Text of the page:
Normally this would not warrant a subheading but the Virtus was so bad that I felt I had to make a mention. Both TDs were in Lucknow summers with outside temperatures in excess of 35 deg C. The Virtus took ages to cool down the cabin and the blower sound at max AC was irritating and annoying. The ventilated seats were on the whole time but I couldn’t feel a thing (It probably needs a cool cabin to be most effective). This could be a dealbreaker for some people. You will have to park in covered parking or shady areas in summer otherwise the Virtus will extract its pound of flesh when you return. The ownership threads report improvements with software updates. I seriously hope it's true.

Verna performed well in this area. Crisp, cool and efficient.

Performance and handling

This is one aspect which confused me. Both cars come with powerful turbo engines. Floor the accelerator and the vehicles sprint forward with alacrity. The Virtus with the DSG is truly a match made in heaven. Slot it into Sport mode and floor the accelerator. The exhaust rewards you with a booming sound as the vehicle reaches illegal speeds in no time at all. I found myself desperately searching for open gaps in traffic to let the Virtus stretch her long-running legs.

Verna was also quite similar with the engine building up speeds in no time at all. The manual gearbox was slick with short throws and a real pleasure to use.

I think what set both vehicles apart was the handling. At higher speeds, the Virtus felt rock solid, with the steering heavy with tactile feel and feedback and the driver in total control. In the Verna, I felt as though I was hanging on for dear life. At higher speeds minor road undulations make the Verna wallow around and this led to a lack of confidence to push the car. The engine deserves a more mature suspension and steering. Probably something Hyundai intends to fix with the N line.

Driving the Virtus and Verna back to back made me appreciate my S-cross a whole lot more. The vehicle remains rock solid at highway speeds with a decent heft to the steering and very predictable handling.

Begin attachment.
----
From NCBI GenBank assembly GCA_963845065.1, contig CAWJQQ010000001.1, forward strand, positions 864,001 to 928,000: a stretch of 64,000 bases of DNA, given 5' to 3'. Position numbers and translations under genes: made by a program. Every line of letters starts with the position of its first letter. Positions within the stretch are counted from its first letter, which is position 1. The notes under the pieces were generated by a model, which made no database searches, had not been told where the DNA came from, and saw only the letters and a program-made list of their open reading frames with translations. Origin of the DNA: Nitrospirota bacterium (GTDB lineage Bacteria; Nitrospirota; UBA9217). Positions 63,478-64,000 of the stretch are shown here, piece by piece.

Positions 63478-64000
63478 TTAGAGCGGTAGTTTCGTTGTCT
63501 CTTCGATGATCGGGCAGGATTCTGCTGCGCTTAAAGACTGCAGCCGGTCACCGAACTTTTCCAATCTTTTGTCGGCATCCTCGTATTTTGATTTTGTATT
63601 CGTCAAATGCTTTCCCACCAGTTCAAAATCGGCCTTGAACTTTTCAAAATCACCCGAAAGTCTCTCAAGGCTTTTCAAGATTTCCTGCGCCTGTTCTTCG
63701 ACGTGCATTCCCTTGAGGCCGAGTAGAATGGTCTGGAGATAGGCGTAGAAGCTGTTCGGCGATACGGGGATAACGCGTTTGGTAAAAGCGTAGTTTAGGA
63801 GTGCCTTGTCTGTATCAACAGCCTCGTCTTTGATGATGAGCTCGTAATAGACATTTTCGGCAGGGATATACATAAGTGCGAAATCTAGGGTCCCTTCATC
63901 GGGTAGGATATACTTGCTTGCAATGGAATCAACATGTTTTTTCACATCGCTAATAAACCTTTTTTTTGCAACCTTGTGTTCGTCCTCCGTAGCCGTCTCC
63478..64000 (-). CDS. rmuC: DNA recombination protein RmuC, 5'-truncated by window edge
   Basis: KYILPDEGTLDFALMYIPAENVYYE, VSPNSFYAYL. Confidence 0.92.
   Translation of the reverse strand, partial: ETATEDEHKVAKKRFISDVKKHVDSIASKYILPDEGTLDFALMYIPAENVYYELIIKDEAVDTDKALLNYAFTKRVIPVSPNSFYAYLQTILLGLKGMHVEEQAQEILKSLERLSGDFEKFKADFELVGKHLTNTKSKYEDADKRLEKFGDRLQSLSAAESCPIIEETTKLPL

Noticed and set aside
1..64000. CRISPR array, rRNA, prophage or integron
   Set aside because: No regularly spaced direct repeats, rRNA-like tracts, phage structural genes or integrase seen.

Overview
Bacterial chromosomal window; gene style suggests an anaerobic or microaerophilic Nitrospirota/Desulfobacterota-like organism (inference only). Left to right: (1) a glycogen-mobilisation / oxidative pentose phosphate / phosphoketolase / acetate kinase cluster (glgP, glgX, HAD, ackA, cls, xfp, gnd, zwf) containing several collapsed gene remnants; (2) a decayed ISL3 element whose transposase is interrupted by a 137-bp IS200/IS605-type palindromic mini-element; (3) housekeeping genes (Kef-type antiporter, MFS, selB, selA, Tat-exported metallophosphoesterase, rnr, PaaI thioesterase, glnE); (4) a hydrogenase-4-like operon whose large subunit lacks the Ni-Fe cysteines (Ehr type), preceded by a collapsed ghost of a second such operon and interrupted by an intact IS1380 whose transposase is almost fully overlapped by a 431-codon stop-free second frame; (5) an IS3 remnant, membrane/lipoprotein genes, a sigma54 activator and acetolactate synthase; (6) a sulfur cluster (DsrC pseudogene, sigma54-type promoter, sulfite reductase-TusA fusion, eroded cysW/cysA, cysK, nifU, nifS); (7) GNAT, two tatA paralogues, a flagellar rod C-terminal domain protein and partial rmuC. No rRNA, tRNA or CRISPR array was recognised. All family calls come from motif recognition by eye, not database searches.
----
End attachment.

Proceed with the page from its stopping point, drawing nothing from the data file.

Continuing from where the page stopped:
Ride quality

I think this goes hand in hand with the handling department. At city speeds, Verna is a hoot to drive with light steering and a cushy ride. The same elements prove to be its bane at highway speeds. The bridge joints and minor potholes make the Verna dance about in an unsettling manner. But I think it will be a crowd-pleaser. My wife who also drove both the vehicles commented on how easy the Verna feels to drive.

The word to describe the ride quality of Virtus is ‘SOLID’. It has a very mature suspension (pardon my lack of technical) which takes bumps and undulations with ease at both slow and fast speeds. The Virtus does the moonwalk over the same bridge joints where the Verna would break into a tap dance. The additional ground clearance over the Verna also helps with peace of mind while tackling bigger speed breakers.

Additional observations by the fairer sex

  • The colour options on the Virtus are much more classier and appealing.
  • The interiors on the Verna just make you go ‘Wow’.
  • Verna is really simple to drive in traffic and congested areas.
  • Ambient lighting on the Verna is on point.
  • Verna is more spacious than the Virtus.

Final observations

An area where the Verna trumps the Virtus is the number of service centres and touchpoints available. Hyundai sells a whole lot more cars than VW but still, VW/Skoda group have a disproportionately higher number of horror stories regarding their breakdowns and part availability issues. Being in a transferable job, this point matters a lot.

I am looking at a timeline of mid-next year to upgrade my S-cross and at present, I am heavily leaning toward the Virtus. My variant of choice would definitely be the 1.5 turbo with the manual gearbox. Can’t make myself touch the DSG with a barge pole regardless of how much I enjoyed driving it.

Ending this post with a couple of pictures. The Virtus looks rather dapper in this silver shade accentuating its sharp features.